NPR logo

Disney To Focus On Characters With Broader Appeal

  • Download
  • <iframe src="https://www.npr.org/player/embed/131561126/131561111" width="100%" height="290" frameborder="0" scrolling="no" title="NPR embedded audio player">
  • Transcript
Disney To Focus On Characters With Broader Appeal

Movies

Disney To Focus On Characters With Broader Appeal

Disney To Focus On Characters With Broader Appeal

  • Download
  • <iframe src="https://www.npr.org/player/embed/131561126/131561111" width="100%" height="290" frameborder="0" scrolling="no" title="NPR embedded audio player">
  • Transcript

Disney started the princess movie tradition in 1937 with Snow White. So if the classic princess tales come to an end with Tangled, what will Disney do instead?

RENEE MONTAGNE, host:

Up next for Disney, a different kind of princess. A lot has changed since the beginning of the princess genre in the late 1930s, as NPR's Karen Grigsby Bates reports.

KAREN GRIGSBY BATES: Say Disney princess and you probably think this...

(Soundbite of movie, "Snow White and the Seven Dwarfs")

Ms. ADRIANA CASENOTTI (Actor): (as Snow White) (Singing) Someday my prince will come. Someday we'll meet again.

BATES: Earlier Disney heroines like Snow White later gave way to feistier young women, like Princess Jasmine in 1992's "Aladdin."

(Soundbite of movie, "Aladdin")

Ms. LINDA LARKIN (Actor): (As Princess Jasmine) You are the boy from the market. I knew it. Why did you lie to me?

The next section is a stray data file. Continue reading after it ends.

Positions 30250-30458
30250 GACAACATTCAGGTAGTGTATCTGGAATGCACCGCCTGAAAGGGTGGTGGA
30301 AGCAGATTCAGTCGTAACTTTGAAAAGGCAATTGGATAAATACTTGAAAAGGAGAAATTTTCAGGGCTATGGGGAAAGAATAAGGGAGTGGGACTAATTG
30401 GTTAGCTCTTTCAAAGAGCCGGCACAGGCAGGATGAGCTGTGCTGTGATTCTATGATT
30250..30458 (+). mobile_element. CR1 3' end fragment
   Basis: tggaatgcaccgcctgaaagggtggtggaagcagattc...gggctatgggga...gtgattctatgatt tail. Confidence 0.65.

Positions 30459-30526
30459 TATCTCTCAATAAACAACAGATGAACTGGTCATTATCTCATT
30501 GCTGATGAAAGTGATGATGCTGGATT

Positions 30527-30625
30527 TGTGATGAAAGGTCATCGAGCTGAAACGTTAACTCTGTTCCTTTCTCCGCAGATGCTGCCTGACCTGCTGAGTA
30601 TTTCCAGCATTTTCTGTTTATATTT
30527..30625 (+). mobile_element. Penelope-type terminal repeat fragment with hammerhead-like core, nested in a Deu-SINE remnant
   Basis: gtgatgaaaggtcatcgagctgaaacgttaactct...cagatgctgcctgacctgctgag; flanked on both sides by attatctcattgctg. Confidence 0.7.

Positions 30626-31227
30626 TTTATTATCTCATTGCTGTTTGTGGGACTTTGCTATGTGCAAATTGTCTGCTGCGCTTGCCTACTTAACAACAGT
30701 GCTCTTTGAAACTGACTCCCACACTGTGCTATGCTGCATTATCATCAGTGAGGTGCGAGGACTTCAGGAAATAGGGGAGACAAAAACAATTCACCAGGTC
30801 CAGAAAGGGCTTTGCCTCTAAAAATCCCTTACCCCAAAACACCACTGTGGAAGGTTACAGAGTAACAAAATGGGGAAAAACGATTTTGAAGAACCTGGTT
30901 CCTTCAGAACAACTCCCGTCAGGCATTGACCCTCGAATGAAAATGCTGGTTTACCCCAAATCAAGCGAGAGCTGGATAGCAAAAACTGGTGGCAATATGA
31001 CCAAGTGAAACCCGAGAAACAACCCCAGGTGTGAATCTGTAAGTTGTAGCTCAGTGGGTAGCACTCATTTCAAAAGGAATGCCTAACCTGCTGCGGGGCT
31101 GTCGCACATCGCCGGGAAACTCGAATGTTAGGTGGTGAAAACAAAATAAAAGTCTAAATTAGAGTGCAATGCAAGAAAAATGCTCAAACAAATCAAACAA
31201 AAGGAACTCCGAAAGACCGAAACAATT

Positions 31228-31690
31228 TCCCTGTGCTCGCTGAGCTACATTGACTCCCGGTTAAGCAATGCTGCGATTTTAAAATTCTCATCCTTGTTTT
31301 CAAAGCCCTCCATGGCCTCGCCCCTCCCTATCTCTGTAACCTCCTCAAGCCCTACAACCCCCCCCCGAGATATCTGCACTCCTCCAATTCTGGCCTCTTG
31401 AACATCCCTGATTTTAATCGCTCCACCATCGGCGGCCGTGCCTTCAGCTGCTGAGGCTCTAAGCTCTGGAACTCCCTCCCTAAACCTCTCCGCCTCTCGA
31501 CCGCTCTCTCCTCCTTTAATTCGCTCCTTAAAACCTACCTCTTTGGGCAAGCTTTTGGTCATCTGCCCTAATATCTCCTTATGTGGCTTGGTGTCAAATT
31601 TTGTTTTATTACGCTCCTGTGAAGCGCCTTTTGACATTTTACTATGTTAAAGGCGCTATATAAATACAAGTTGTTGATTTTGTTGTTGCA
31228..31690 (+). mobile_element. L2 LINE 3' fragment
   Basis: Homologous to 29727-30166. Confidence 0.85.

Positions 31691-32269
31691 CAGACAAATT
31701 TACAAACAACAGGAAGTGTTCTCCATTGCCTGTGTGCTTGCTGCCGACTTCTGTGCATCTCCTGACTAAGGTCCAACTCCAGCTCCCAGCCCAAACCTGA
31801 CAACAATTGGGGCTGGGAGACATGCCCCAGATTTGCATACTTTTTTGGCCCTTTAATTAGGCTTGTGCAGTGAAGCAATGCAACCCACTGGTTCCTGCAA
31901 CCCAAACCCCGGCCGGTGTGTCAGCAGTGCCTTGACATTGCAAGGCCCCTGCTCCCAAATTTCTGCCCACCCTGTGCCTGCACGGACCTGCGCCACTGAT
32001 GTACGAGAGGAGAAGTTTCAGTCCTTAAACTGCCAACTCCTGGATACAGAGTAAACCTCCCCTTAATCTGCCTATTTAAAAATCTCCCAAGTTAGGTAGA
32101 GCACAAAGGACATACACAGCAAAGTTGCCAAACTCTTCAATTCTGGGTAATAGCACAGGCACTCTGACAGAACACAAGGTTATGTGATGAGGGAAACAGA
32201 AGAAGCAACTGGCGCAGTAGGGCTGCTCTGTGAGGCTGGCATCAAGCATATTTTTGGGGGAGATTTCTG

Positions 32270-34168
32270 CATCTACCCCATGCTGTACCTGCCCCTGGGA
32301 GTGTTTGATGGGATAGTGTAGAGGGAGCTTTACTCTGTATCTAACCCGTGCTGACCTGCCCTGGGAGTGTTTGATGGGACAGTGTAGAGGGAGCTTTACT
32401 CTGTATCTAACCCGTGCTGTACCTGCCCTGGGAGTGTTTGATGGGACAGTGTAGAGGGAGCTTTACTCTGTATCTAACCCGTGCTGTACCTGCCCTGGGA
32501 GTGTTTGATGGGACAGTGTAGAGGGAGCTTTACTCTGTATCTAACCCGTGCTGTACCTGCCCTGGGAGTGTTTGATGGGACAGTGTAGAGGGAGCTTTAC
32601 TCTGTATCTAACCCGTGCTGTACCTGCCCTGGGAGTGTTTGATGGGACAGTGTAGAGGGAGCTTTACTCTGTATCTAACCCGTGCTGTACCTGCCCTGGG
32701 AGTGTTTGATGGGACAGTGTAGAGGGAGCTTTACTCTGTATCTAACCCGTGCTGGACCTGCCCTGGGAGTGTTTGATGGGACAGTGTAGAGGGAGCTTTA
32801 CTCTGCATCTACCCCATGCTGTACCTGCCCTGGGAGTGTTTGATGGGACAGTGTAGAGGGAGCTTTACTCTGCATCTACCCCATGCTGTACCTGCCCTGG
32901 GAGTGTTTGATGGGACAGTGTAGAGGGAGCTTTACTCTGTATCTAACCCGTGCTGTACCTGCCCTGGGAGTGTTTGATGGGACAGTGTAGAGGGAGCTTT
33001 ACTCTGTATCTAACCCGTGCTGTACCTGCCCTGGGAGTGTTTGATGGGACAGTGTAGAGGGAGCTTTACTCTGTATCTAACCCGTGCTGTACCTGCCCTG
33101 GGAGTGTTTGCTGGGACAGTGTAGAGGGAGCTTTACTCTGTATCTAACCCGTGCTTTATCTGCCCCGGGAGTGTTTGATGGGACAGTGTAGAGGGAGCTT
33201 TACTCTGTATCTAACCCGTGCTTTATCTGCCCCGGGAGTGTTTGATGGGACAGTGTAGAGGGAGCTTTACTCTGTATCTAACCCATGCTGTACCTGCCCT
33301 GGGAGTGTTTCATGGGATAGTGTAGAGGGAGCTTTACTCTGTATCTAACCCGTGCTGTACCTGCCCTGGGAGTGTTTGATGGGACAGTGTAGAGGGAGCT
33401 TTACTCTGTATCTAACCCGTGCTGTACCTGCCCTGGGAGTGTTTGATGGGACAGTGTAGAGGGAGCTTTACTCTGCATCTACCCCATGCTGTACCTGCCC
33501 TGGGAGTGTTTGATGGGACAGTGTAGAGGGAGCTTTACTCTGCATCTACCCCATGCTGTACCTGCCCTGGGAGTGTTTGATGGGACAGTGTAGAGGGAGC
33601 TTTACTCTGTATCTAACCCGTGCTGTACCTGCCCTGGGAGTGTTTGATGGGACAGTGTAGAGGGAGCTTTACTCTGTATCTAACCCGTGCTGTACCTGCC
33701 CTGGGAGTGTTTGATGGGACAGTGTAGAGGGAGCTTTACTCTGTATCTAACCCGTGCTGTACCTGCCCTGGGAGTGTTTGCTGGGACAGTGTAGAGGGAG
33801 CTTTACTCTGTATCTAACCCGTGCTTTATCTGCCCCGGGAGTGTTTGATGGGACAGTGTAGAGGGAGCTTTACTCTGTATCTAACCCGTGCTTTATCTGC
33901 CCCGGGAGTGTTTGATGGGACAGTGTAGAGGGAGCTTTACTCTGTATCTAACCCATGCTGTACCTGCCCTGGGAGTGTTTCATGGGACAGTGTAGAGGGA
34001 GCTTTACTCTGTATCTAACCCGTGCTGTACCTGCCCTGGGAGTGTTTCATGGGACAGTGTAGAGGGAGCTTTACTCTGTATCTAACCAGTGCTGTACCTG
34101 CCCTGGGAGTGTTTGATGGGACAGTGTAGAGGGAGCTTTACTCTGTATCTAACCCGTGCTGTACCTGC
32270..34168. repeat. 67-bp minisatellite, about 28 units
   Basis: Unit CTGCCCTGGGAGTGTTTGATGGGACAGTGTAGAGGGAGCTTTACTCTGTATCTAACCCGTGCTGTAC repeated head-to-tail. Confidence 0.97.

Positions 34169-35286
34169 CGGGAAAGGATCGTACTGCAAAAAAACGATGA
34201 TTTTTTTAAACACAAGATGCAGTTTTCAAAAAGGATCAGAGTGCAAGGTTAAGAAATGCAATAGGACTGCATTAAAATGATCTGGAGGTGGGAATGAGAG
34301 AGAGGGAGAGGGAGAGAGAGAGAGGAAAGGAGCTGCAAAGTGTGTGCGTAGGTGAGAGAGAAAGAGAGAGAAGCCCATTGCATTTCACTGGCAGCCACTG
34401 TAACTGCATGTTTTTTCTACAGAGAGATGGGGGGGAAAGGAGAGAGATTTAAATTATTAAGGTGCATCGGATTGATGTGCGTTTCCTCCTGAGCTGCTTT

Mr. SCOTT WEINGER (Actor): (As Aladdin) Jasmine, I'm sorry.

Ms. LARKIN: (As Princess Jasmine) Did you think I was stupid?

BATES: Disney's princess franchise even spawned a fond parody.

(Soundbite of movie, "Enchanted")

Ms. AMY ADAMS (Actor): (As Giselle) (Singing) Come my little friends as we all sing a happy little working song.

BATES: Amy Adams' Princess Giselle in 2007's "Enchanted."

(Soundbite of movie, "Enchanted")

Ms. ADAMS: (Singing) Hosing down the garbage pail and scrubbing up the toilet. Ooh.

BATES: Miley Cyrus's Hannah Montana has usurped a lot of Disney's princess audience.

(Soundbite of music)

Ms. MILEY CYRUS (Singer): (Singing) Fantastic (unintelligible).

BATES: So it's decided to move on. But that doesn't mean you won't be seeing the ladies at all. They'll still be at theme parks and in stores. And soon they'll be joined by a different kind of heroine.

(Soundbite of music)

BATES: Rumored to be next, a fearless Scot lassie who can swash and buckle with the rest of them in a movie called "Brave."

Karen Grigsby Bates, NPR News.

(Soundbite of music)

Copyright © 2010 NPR. All rights reserved. Visit our website terms of use and permissions pages at www.npr.org for further information.

NPR transcripts are created on a rush deadline by Verb8tm, Inc., an NPR contractor, and produced using a proprietary transcription process developed with NPR. This text may not be in its final form and may be updated or revised in the future. Accuracy and availability may vary. The authoritative record of NPR’s programming is the audio record.

We no longer support commenting on NPR.org stories, but you can find us every day on Facebook, Twitter, email, and many other platforms. Learn more or contact us.